Consolidated Minerals Ltd bidder Palmary Enterprises Ltd has taken rival bidder Pallinghurst Resources Australia Ltd to the Takeovers Panel in the latest twist in the long-running takeover battle.
Palmary, which holds a 14.29 per cent stake in ConsMin, made its move after Pallinghurst matched its offer of $4.50 per ConsMin share on Friday, valuing the diversified miner at $1.03 billion.
Pallinghurst's revised offer was described as unconditional, and included the potential for a top-up payment to match any higher offers that emerged.
However Palmary wants the Panel to make a declaration of unacceptable circumstances in relation to Pallinghurst's Friday announcement.
It contends that Pallinghurst's attempt to change its "last and final statement" in relation to its offer price which was released to ASX at 2.16pm on Friday was a breach of ASIC's "truth in takeovers" policy.
Palmary also contends that Pallinghurst's "top-up payment" structure is unfair and anti-competitve, and is in breach of the Corporations Act.
The Brian Gilbertson-led Pallinghurst said it would pay acceptances within two weeks and declared the cash component of its offer final in the absence of a higher cash offer.
In a statement to the stock exchange this morning, Palmary president Gennadiy Bogolyubov said ConsMin shareholders would lose control of their shares if they accepted the revised Pallinghurst offer of $4.50 a share, excluding them from any higher offer from Palmary that may emerge.
Mr Bogolyubov, a Ukrainian billionaire, said ConsMin shareholders should wait for Palmary to indicate its position.
"CSM shareholders have ample time to make a decision (since) Pallinghurst's offer is not scheduled to close until 24 October 2007," he added.
Palmary said it was "interesting" that Pallinghurst had not chosen to raise its offer price above Palmary's.
Palmary said there was no guarantee shareholders who accept the Pallinghurst offer will receive any top-up payment because even if a rival bid is made, the conditions for the top-up payment may not be satisfied.
"Palmary wants to participate in a genuine auction process - if Pallinghurst is prepared to pay more than $4.50 per share, they should simply offer more to all CSM shareholders," Mr Bogolyubov said.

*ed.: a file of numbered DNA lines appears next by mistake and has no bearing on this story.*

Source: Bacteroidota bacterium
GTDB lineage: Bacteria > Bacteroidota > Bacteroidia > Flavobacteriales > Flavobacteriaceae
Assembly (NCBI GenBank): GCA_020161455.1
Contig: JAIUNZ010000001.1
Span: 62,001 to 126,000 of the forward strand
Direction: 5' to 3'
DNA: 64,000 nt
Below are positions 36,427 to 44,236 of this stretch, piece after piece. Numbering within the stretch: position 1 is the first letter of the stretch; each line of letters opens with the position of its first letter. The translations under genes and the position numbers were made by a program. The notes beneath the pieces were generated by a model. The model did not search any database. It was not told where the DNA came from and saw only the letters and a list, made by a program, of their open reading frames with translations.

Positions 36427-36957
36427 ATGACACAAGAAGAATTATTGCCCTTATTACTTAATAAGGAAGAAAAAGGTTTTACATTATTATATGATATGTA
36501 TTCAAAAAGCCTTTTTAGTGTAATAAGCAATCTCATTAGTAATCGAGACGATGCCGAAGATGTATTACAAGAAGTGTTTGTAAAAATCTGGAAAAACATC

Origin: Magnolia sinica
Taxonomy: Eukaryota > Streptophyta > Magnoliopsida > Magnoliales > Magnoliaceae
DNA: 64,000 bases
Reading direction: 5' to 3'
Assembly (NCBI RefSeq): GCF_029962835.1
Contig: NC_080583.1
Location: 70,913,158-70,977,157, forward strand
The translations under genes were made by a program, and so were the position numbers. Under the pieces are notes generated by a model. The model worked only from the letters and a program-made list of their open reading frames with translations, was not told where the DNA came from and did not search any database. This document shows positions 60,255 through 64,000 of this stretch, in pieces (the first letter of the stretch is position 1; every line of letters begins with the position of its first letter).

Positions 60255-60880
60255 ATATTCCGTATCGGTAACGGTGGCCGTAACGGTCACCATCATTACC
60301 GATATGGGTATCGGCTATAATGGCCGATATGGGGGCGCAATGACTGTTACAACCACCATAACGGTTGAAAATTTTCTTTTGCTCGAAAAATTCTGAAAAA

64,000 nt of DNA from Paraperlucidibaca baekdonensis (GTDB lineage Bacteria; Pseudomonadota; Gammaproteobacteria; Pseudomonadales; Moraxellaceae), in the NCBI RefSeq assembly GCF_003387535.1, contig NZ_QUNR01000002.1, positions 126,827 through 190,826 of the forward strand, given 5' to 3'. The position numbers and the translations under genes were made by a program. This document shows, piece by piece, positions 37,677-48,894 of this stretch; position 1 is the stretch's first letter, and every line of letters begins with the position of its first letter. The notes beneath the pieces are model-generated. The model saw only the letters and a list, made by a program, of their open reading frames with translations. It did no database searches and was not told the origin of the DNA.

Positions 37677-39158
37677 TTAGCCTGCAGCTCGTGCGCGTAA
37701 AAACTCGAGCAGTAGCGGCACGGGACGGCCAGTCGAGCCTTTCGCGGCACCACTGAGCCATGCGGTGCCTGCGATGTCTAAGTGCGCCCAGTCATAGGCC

He said the new Pallinghurst offer was uncompetitive, unfair and gave an uncertain value proposition to ConsMin shareholders.
"It attempts to discourage rival bids for CSM shares," he said.
"The process should allow CSM shareholders to have the opportunity to sell to the highest bidder."
Palmary is due to lodge its bidders statement by Wednesday after receiving Foreign Investment Review Board approval for the planned takeover.
FIRB approval was one of the conditions of Palmary's bid.
Another was continued access to relevant ConsMin due diligence information, which the target said last week it believed was "capable of being satisfied".
Also today, Michael Kiernan's Territory Resources Ltd confirmed it would not proceed with its off-market bid for ConsMin as the offer had expired.
Territory, which mines iron ore in the Northern Territory, was offering $2 cash and 1.5 shares for every ConsMin share, valuing the company at about $782 million.
Territory conceded its bid was over on September 4 as the battle between Pallinghurst and Palmary intensified.
Territory holds 0.02 per cent of ConsMin shares while Pallinghurst has about a seven per cent stake in the target.
ConsMin is being hunted largely for its manganese assets at the Woodie Woodie mine in Western Australia's Pilbara region.
Pallinghurst said ConsMin could serve as the platform for its vision of "creating a new Australian mining champion".
In July, Mr Gilbertson, a former BHP Billiton Ltd chief executive, said ConsMin could be another Billiton.
Mr Bogolyubov is also a backer of the Ukrainian conglomerate Privat Group, which partly owns the world's second largest ferro-alloy producer, Nikopol.
ConsMin supplies manganese to Nikopol and Mr Kiernan said last month the motive for Palmary's takeover bid was to secure that supply.
Pallinghurst's latest offer is a 40 cent increase on its previously announced offer of $4.10 per ConsMin share. Its original bid was for $2.28 per ConsMin share.